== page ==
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In September 2020, Queens University Belfast chartered a direct flight from Qatar Airways carrying close to 400 students from Beijing to Belfast. The charter carried both new & returning students. The reported cost was £ 600,000, with students being charged at the normal cost of a comparable commercial flight. The university took this decision independently and with the assistance of an agent.

 

All students on the flight had to show proof of a negative COVID-19 test taken 48 hours before departure. Upon arrival, the university arranged for private transportation directly to the campus where students then went into “safe & supported” quarantine accommodation. Upon arrival, the students were even welcome by the Lord Mayor of Belfast. In another indication of how seriously Queens University is taking its responsibility to returning international students, the university has produced a safe arrivals guide specifically addressing international student needs & concerns during COVID-19. All this has helped reduce stress & anxiety for those making the trip to Belfast & provided reassurance for students & their families.

 

Queens University’s actions has led to a similar action being initiated by 23 other UK universities, all of whom have now banded together to charter their own flights through Chinese carrier Hainan Airlines. The first flight occurred on 21 September, bringing Chinese students from Chongqing to Manchester. Hainan Airlines has arranged for students to be transported from 27 other cities to take a flight to the UK. Strict social distancing measures have been put in place during the check-in & boarding process. Special personnel have been arranged to verify health codes & check temperatures. The cabin toilets & communal areas are cleaned & disinfected every hour during flights. Spaces have been allocated in the rear of the flight for emergency use.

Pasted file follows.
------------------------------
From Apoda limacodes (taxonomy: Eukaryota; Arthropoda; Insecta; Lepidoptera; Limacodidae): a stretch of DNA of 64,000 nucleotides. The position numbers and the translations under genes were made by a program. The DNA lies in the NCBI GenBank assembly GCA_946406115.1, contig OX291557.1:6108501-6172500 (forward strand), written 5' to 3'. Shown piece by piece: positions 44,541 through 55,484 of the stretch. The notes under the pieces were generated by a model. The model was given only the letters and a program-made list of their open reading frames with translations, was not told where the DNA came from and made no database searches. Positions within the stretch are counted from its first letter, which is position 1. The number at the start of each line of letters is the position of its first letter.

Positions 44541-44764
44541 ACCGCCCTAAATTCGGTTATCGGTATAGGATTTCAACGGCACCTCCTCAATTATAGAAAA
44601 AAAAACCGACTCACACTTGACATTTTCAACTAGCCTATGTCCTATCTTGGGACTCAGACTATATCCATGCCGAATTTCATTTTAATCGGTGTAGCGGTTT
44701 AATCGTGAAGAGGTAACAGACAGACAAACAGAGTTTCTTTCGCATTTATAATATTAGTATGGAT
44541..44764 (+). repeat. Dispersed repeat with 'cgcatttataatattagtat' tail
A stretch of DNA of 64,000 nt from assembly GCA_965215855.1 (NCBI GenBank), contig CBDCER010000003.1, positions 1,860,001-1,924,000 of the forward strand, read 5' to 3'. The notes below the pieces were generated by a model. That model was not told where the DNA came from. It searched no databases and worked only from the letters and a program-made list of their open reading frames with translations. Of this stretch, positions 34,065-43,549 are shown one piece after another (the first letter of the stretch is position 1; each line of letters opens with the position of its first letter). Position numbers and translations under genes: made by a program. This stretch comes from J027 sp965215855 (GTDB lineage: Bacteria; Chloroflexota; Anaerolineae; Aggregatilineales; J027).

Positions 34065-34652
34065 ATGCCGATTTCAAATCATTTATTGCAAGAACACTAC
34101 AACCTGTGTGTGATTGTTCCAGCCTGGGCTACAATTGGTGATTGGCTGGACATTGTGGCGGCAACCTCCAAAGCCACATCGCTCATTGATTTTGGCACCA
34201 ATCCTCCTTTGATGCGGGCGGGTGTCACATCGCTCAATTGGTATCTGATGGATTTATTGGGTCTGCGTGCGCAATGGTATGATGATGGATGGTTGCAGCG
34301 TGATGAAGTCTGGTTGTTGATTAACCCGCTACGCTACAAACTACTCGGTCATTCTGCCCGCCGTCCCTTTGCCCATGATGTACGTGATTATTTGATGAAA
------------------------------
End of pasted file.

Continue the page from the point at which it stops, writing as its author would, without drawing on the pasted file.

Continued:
The above action being undertaken by UK universities is understandable in light of the fact that 35% of foreign students from outside the EU, who enrolled in UK Higher Education institutions in 2018/19, were from China. Nevertheless, the proactive action is commendable in light of the circumstances that international students find themselves in and will be of benefit to both international students & the UK. It is also an example that can be emulated by other countries to their benefit.

 

These actions also provide plenty of motivation for all British Universities to directly organize international charters, Absent such measures, the country’s universities are facing significant declines in international student revenues – an economic impact that Universities UK has previously projected could reach as high as £463 million in reduced spending on tuition & living expenses this year alone.

 

Latest figures from the “Universities and Colleges Admissions Service (UCAS)” highlight a pleasant surprise in the form of a 9% increase in the number of undergraduate students admitted to British universities from outside the EU. It must also be noted that UCAS data typically reflects only half of the international undergraduates coming to the UK, with the remainder applying to institutions directly to institutions rather than via the CAS.

 

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